Loss of power at Chernobyl nuclear power plant presents a risk to workers

The last reactor at Chernobyl was shut down more than 20 years ago, meaning the rods are less 'hot'. Credit: AP

Radioactive substances could be released from Ukraine's Chernobyl nuclear power plant because it cannot cool spent nuclear fuel after its power connection was severed, the country's state-run nuclear company Energoatom said on Wednesday.

Russian forces have captured the plant and Energoatom said fighting had made it impossible to immediately repair the power line to the plant. 

It said a radioactive cloud could be carried by wind to other regions of Ukraine, Belarus, Russia and Europe. 

Nuclear reactors use fuel rods. These are made from uranium, which is processed into ceramic pellets and stacked together into sealed metal tubes. 

When they’ve made their energy and can no longer keep the chain reaction going which is needed to produce energy, fuel rods are removed and put in deep ponds of water for cooling. This requires constant cooling because the spent rods still produce heat through radioactive decay.  

The pumps pushing cool water over the rods need power - and this is what has been severed. 

“With no power supply, this water could slowly evaporate, potentially resulting in contamination of the building by low levels of radioactive isotopes,” Professor Claire Corkhill, Chair in Nuclear Material Degradation at the University of Sheffield, says. 

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Energoatom said there were about 20,000 spent fuel assemblies

Critically, how much heat a fuel rod continues to put out once it’s spent depends on how much energy it actually used in the reactor and how long ago it left the reactor. 

And this is what matters with this situation now - and what some scientists say makes it different to Fukushima, which also had an on-site power failure. 

In Fukushima the rods had been used not that long before the incident, so were still quite “hot”. 

The last nuclear reactor unit at Chernobyl was shut down over 20 years ago.

And because of this, some scientists say that while concerning, the main threat is to people working inside the plant and maybe the local area - not the rest of Europe.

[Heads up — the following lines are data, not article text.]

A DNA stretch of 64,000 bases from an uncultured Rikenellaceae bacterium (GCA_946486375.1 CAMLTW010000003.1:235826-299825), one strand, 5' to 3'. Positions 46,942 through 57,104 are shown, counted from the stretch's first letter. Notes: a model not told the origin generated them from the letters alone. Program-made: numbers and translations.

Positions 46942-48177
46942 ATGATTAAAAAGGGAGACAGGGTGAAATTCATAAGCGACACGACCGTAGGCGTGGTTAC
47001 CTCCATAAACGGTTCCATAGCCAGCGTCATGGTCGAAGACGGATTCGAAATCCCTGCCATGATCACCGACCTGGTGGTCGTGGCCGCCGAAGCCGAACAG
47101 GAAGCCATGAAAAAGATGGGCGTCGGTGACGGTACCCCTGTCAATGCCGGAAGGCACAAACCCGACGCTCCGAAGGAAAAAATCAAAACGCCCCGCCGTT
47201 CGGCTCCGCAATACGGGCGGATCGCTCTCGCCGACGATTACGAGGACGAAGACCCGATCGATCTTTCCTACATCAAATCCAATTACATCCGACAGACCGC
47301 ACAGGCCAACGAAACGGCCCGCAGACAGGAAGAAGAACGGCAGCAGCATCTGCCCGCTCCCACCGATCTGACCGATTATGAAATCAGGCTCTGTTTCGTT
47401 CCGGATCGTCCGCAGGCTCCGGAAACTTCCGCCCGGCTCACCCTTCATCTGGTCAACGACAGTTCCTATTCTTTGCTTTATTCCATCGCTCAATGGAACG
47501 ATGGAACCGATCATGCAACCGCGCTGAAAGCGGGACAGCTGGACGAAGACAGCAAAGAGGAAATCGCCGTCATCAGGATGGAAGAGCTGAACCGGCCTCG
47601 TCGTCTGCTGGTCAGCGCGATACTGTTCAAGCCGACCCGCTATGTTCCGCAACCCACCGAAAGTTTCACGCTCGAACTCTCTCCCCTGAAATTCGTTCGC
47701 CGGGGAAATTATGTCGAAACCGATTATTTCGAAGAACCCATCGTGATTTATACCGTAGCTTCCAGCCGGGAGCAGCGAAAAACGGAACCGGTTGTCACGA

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According to Mark Wenman, a nuclear expert at Imperial College London, this means the heat produced by the fuel in the storage ponds will have substantially reduced over the 20 to 30 year period.  

“The fuel storage ponds are also very deep and would likely take weeks for the water to boil down even without cooling pumps active. This should hopefully allow enough time for the power to cooling systems to be restored,” he said. 

Dr Mark Foreman, a nuclear chemist at Chalmers University of Technology, Sweden said even if the cooling ponds dry out the consequences will “be far less than either the Chernobyl accident of 1987 or the more recent Fukushima accident”.

“It is also important to note that drying out of the ponds will not cause a nuclear reaction or explosion to occur,’ he says. 

But for those working at the plant there are risks. 

Without power the ventilation systems at the plant would also not be working, exposing staff to dangerous doses of radiation, Energoatom said.

Dr Foreman agrees that a loss of ventilation will make it difficult to manage radioactive dust.

“I strongly suspect that conditions for the workers will get worse.

"It may become much harder for workers to enter some parts of the site without full protective clothing, they may also have greater difficulty in changing in and out of their protective clothing,” he says.

On Tuesday, the UN nuclear watchdog, the International Atomic Energy Agency (IAEA), said they were no longer receiving data from the safeguarding systems monitoring nuclear material at the radioactive waste facilities at the plant. 

These systems keep track of nuclear material. 

“It is also concerning that communications with the IAEA to the plant are being lost so it will be far more difficult to get up to date live information on the ongoing situation,” Mark Wenman says.